It really is about the total driving package. Even the automatic in it's fantastic - it has early lockup for the gears above 1st. A very cool little car. I've heard a lot of complaints about peak power in comparison to contemporaries (in more than just the miata), but you really should just drive them - they are fantastic cars with FANTASTIC interiors.


NickD
NickD UltraDork
3/7/18 1:41 p.m.

Also, I feel like Mazda is the only Japanese designer who hasn't started beating all their cars with the ugly stick. Their new design philosophy is amazing. Just wish they would give us the Mazda6 wagon that elsewhere gets.

crankwalk
crankwalk GRM+ Memberand SuperDork
3/7/18 1:43 p.m.
Keith Tanner said:

Yeah, almost no static timing and low displacement, it's a laggy little beast. Running them both on our local track, you have a hard time throttle steering the Fiat because it's hard to get on top of the turbo. It literally is brake, gas, turn. And this is from a group of drivers that has been driving turbo Miatas for decades! The engine would work well on a typical test drive where you get the car on a straight and stomp the throttle so it'll do well with the "drive to eat" club crowd.  Talk to auto journalists, none of them like the engine in the Fiata or the 500. Other than Tom Suddard for some reason.

It also doesn't help that the Fiat carries an extra 100 lbs on the nose, so you really need that throttle steering on a tight course.

I've come to realize that Mazda's Skyactiv concept is not a powertrain concept, it's a whole platform. That AWD system in accordianfolder's CX-5 is predictive, using inputs from sensors such as the wipers to guess traction levels before the wheels start to slip. When you drive it on ice or snow, it's far more playful and fun than other cute utes. Same with the indirect TPMS and a bunch of other systems in the cars - Mazda's basically datamining the car and doing cool things with the info. I don't know how much other automakers have taken this strategy because I don't know their cars as well, but it feels like the final result of a lot of gradual evolution as various parts of the car get smarter and start talking.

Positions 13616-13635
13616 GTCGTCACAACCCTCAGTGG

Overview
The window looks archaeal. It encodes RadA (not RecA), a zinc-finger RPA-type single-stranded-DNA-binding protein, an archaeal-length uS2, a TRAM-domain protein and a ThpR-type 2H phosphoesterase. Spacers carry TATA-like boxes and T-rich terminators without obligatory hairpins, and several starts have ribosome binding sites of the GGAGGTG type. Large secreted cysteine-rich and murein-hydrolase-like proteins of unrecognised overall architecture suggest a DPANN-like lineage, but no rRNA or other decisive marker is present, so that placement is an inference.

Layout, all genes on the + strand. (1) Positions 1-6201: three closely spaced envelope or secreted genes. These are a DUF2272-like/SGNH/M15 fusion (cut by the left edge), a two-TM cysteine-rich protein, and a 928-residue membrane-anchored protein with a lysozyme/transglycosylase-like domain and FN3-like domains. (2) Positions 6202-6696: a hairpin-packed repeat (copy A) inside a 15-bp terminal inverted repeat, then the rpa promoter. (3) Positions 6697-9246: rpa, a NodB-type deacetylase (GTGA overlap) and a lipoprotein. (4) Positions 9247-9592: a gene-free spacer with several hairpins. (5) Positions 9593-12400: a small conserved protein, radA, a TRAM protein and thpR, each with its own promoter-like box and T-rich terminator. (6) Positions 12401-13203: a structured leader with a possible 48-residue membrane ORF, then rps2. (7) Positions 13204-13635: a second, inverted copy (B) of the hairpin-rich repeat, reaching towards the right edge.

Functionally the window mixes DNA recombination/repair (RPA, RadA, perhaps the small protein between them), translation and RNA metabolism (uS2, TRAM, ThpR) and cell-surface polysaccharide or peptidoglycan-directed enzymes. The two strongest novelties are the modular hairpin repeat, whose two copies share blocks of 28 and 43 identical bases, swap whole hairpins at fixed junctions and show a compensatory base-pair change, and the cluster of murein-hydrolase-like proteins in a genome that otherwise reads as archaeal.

This is what I've never understood about the Fiat turbo engine. Wouldn't a good tune solve most of those problems?

100 lbs on the nose gets a lot less noticeable with a tune with strong boost gain and a little extra hp/tq across the middle of the band. Even with that static timing and low displacement, that turbo is small enough that I would think somebody could make a tune for a couple extra PSI and making it stand up a little earlier and harder.

crankwalk
crankwalk GRM+ Memberand SuperDork
3/7/18 1:47 p.m.
NickD said:

Also, I feel like Mazda is the only Japanese designer who hasn't started beating all their cars with the ugly stick. Their new design philosophy is amazing. Just wish they would give us the Mazda6 wagon that elsewhere gets.

 

I agree the latest mazdas have looked pretty good. They beat theirs with the ugly stick about 10 years ago with that smiley face design that most people hated.

Keith Tanner
Keith Tanner GRM+ Memberand MegaDork
3/7/18 2:33 p.m.
crankwalk said:
Keith Tanner said:

Yeah, almost no static timing and low displacement, it's a laggy little beast. Running them both on our local track, you have a hard time throttle steering the Fiat because it's hard to get on top of the turbo. It literally is brake, gas, turn. And this is from a group of drivers that has been driving turbo Miatas for decades! The engine would work well on a typical test drive where you get the car on a straight and stomp the throttle so it'll do well with the "drive to eat" club crowd.  Talk to auto journalists, none of them like the engine in the Fiata or the 500. Other than Tom Suddard for some reason.

It also doesn't help that the Fiat carries an extra 100 lbs on the nose, so you really need that throttle steering on a tight course.